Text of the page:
US vice president Mike Pence was all set to hold a history-making meeting with North Korean officials during the Winter Olympics in South Korea, but Kim Jong Un's government cancelled at the last minute, the Trump administration has said.
A potential meeting between Mr Pence and the North Koreans had been the most highly anticipated moment of the vice president's visit to Pyeongchang, South Korea, where he led the US delegation to the opening ceremonies.
Ahead of the visit, Trump officials had insisted they had requested no meeting with North Korea, but notably left open the possibility one could occur.
There was no indication that a meeting had indeed been planned - and then cancelled on short notice - until Tuesday, more than a week after Mr Pence returned to the United States.
The State Department said Mr Pence had been "ready to take this opportunity" but would have used it to insist Pyongyang abandon its nuclear weapons and ballistic missile programs.
"At the last minute, DPRK officials decided not to go forward with the meeting," said State Department spokeswoman Heather Nauert, using an acronym for the North's formal name, the Democratic People's Republic of Korea. "We regret their failure to seize this opportunity."
A Trump administration official said the US had expected the meeting to occur on February 10, the last day of Mr Pence's three-day visit to the Olympic Games.
The administration did not say exactly how much notice it received from North Korea that the meeting had been called off, nor where the meeting would have taken place or under what conditions
Nor was it immediately clear whether North Korea scheduled the meeting before the vice president arrived in South Korea or after he had already arrived.
The day before landing in Pyeongchang, Mr Pence told reporters that "we haven't requested a meeting with North Korea".
"But if I have any contact with them - in any context - over the next two days, my message will be the same as it was here today: North Korea needs to once and for all abandon its nuclear and ballistic missile ambitions," Mr Pence said.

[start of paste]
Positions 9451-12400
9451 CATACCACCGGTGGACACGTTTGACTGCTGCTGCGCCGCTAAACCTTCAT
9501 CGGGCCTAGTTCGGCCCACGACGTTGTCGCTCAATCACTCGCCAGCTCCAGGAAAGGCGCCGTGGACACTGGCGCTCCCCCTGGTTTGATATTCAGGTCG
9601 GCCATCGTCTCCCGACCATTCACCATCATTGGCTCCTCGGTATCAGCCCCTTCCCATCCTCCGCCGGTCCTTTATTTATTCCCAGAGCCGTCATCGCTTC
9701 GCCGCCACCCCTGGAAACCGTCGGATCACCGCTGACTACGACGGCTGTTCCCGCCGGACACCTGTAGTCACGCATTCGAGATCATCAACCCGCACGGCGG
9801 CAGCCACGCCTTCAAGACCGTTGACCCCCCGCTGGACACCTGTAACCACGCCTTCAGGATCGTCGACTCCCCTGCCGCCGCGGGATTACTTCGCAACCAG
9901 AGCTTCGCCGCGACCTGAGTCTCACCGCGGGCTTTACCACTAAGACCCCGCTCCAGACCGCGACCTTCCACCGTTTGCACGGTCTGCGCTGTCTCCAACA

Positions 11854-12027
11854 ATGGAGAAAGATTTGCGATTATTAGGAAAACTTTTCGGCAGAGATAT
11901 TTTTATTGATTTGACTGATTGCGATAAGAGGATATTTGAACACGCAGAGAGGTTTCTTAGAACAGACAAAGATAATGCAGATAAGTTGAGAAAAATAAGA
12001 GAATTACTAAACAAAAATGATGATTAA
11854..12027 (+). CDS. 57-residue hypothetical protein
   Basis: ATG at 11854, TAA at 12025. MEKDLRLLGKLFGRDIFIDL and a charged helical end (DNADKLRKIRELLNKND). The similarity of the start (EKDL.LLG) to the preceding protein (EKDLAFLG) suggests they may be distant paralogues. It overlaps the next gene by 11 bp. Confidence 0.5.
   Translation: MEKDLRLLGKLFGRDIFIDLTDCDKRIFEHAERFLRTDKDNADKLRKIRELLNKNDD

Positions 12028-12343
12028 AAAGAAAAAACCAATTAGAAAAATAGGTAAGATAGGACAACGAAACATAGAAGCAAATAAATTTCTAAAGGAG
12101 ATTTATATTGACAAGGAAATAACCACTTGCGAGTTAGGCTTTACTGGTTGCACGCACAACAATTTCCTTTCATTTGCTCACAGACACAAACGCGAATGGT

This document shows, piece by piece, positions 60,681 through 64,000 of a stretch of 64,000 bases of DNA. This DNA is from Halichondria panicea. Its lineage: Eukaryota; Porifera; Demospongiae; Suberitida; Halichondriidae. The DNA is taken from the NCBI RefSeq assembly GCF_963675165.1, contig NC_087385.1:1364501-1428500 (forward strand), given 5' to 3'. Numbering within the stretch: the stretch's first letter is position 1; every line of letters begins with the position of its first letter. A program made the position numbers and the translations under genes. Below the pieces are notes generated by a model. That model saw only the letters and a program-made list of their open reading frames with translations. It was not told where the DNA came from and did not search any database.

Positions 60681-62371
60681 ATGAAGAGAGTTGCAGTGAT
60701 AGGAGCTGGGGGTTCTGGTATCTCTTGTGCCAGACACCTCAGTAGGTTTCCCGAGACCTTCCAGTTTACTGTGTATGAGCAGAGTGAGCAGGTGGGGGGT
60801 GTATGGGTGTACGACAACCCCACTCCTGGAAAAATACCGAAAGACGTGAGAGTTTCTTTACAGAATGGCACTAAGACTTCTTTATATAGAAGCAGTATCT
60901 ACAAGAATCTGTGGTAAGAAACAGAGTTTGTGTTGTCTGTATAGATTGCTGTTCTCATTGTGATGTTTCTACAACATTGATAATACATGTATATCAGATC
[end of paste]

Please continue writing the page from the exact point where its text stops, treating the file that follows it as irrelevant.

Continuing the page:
North Korea had no immediate response to the news out of Washington. But North Korean officials had said previously that they had no interest or intention of meeting with Pence in Pyeongchang during the games.
A potential high-level interaction between the US and North Korea, which would have broken years of estrangement between the two countries, loomed prominently over the Winter Games, where North Korea made a last-minute move to send its athletes to compete on a combined team with South Korea, the host of the games.
Since taking office, the Trump administration has been working to increase economic pressure on the North to abandon its nuclear programs while also threatening military action, insisting at the same time that a diplomatic solution would be preferable for all sides.
Yet for months the Trump administration had offered inconsistent messages about what conditions would be needed for a tete-a-tete - such as whether North Korea would have to agree that its nuclear program was on the table before the United States would be willing to sit down.
Mr Pence's office, acknowledging the scrapped meeting on Tuesday, said North Korea had "dangled a meeting" in hopes that doing so would entice the vice president to ease up on the North. Pence's office suggested that North Korea later bailed because it became clear he would hold firm on the US stance if a meeting did occur.